In Central New York the bright yellows and golds of aspen leaves are most vivid around Halloween. I captured this stand along a favorite walking trail just before peak color, fearful that the weather might rule out a return visit and second chance.
Municipal trail; “Rails to Trails” program; Oriskany Falls, NY
The white-tail bucks that I’m familiar with are still showing pre-rut behavior. That is, they’re feeding heavily, often in darkness.
We’re still a couple of weeks away from the prime November rut, a time when deer and deer sign become prominent throughout the day and night and breeding males can lose 25% of their weight chasing and guarding does .
Frosty mornings, foraging critters, flaming foliage, a bright moon lighting up the night sky, corn harvesting, piles of pumpkins, scary stuff…..yikes! There are so many choices for my photo journal and Halloween greeting from Central New York. I’ll present these fresh images, for no particular rhyme or reason. It just feels good!
Hunters’ Moon, early evening; 26Oct2015
Farmer and his truck, both a little tired
American Beech on fire, over a background of Red Oak
A chunky chippy, pondering the challenge of getting a 10-inch pumpkin into the 2-inch entrance to its underground burrow
A fringe benefit of autumn leaf peeping is the discovery of other natural phenomena and photo opportunities. When setting up for the landscape scene in my last post, I couldn’t help but notice the white gobs of milkweed seeds along the untidy fencerow in front of me. Prime Monarch butterfly habitat! Still attached to the opened pods, the tethered masses of seeds were waving and fluttering like flags in the stiff breeze.
In my last post I indicated that our colorful sugar maple foliage had peaked and would quickly succumb to wind and rain, possibly some wet snow. I was wrong. The foul weather didn’t arrive, and this week was more spectacular than last! This is why I don’t like the term ‘peak foliage color”. Autumn presents a continuum of changes in the landscape, subject to all sorts of environmental variables. It is a dynamic that is best left uncategorized.
Farms and woodlots, with dominant Sugar Maple in the distance; 10/23/15
I was on the road early (10/23/2015), excited about the bright morning glow and clear skies. The target was Sugar Maple – I wanted another shot at it and was panning for landscape gold!
Deciduous trees like White Ash, Red Maple and Yellow Birch initiate our fall foliage spectacle, while Quaking Aspen, Red Oak and others bring down the curtain – often aided by a thin but heavy layer of fresh snow. “Peak” foliage color, that brief period when panoramic views are most colorful and appealing to tourists, occurs somewhere in between. In Central New York, the timing and intensity of peak color is driven by one dominant species: Sugar Maple.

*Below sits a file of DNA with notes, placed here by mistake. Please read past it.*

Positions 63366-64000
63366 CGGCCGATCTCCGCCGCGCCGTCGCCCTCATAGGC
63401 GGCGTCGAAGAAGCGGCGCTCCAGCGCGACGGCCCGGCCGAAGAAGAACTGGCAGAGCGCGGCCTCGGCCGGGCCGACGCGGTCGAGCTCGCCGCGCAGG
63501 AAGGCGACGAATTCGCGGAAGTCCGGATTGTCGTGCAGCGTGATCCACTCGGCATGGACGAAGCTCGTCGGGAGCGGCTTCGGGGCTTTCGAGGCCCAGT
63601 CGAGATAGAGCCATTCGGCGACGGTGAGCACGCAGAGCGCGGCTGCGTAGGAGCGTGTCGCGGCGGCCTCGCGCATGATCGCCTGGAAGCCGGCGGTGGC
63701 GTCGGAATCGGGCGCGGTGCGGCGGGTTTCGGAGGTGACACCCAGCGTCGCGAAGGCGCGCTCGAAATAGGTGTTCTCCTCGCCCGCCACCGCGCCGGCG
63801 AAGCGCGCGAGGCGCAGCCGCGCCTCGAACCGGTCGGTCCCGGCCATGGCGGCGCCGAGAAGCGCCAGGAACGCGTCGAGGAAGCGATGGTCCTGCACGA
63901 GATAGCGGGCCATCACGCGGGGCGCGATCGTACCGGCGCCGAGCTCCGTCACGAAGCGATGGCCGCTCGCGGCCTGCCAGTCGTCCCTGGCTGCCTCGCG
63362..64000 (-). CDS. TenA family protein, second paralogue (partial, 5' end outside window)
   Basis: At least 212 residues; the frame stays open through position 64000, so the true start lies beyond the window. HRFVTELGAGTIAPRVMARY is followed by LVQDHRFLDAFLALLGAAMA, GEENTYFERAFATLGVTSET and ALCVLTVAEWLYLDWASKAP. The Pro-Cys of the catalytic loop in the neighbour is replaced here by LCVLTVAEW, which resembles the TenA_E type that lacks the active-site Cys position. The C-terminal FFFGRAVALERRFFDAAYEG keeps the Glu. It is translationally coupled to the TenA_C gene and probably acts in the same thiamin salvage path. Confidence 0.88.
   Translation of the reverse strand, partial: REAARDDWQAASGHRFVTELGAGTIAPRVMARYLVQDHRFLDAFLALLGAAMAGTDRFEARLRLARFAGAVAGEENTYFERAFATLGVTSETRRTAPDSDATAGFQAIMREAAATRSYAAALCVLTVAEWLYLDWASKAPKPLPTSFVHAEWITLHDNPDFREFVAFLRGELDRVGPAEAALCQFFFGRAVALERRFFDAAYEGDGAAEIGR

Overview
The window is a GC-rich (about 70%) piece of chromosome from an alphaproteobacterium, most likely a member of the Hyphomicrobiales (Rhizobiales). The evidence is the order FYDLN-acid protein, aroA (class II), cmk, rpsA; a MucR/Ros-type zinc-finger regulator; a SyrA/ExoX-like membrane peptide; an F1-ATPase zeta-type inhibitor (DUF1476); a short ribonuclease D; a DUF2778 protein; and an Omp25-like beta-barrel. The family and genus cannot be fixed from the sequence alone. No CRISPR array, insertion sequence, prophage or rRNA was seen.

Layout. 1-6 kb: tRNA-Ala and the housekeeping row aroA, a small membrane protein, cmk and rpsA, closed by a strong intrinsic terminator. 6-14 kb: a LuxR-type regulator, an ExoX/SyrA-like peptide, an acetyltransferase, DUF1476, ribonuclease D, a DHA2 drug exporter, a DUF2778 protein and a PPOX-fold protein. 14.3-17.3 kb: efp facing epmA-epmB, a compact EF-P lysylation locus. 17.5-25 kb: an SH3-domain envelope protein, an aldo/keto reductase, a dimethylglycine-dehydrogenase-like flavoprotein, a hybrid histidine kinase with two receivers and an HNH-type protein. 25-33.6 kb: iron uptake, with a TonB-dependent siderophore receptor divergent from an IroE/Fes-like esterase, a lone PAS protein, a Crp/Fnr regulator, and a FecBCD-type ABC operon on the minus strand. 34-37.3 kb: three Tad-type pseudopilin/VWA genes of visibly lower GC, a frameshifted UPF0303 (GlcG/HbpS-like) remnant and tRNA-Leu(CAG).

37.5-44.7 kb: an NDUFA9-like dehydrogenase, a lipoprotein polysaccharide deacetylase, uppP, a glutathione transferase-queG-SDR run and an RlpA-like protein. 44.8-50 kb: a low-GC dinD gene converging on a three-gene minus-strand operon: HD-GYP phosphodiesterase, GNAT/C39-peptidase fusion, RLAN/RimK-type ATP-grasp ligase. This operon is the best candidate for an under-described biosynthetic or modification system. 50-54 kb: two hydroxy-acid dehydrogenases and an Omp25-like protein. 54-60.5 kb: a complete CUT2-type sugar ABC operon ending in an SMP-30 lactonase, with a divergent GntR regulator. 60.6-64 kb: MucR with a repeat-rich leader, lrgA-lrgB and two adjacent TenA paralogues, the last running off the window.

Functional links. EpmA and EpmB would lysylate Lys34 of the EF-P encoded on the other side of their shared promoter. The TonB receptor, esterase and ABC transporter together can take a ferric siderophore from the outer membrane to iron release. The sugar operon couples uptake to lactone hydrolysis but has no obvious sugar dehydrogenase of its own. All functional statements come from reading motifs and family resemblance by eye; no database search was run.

Locally, Sugar Maple foliage in the hills and farm woodlots peaked October 11 – 17, the approximate time frame that these images were recorded. Last night, a half inch of wet snow forced many leaves to the ground and moved us a bit closer to the next stage in the foliage festival: oak and aspen at Halloween!
I’m easily led astray when hiking. Three days ago I ventured into a nearby swamp to photograph Red Maple foliage, but also had a hidden agenda. Off the northeastern end of the swamp lies a tiny bog with all sorts of goodies that beg to be investigated. It was a summer-like fall morning, perhaps the last opportunity to capture a set of images like this. More seasonal weather is on its way, and the cold blooded creatures will soon disappear from the landscape.
My main subject was the colorful Pitcher Plants underfoot, the unique insect predators commonly found in acidic, bog habitats. Downward-pointing hairs and a watery trap below capture insects that, once digested, supplement the nutrient-poor substrate of a bog.
Pitcher Plant and sphagnum moss
Gladiator Katydid on the inside of a Pitcher Plant leaf (1 of 2)
Red Maple, also called Swamp Maple or Scarlet Maple, is now in peak fall color and deserves a post all its own to showcase its brilliant palette.
“Red Maple is the light that brightens the fall color sky throughout the northern midwestern and northeastern states……the fall color can be so dazzling and ….. paints a picture that no master could duplicate…” from the “Manual of Woody Landscape Plants” by M.A. Dirr
Late this morning I surprised two White-tail fawns feeding in the warm sun. I had no choice but to shoot into the bright light, but in doing so was able to capture a spider web and flying insects as well as deer!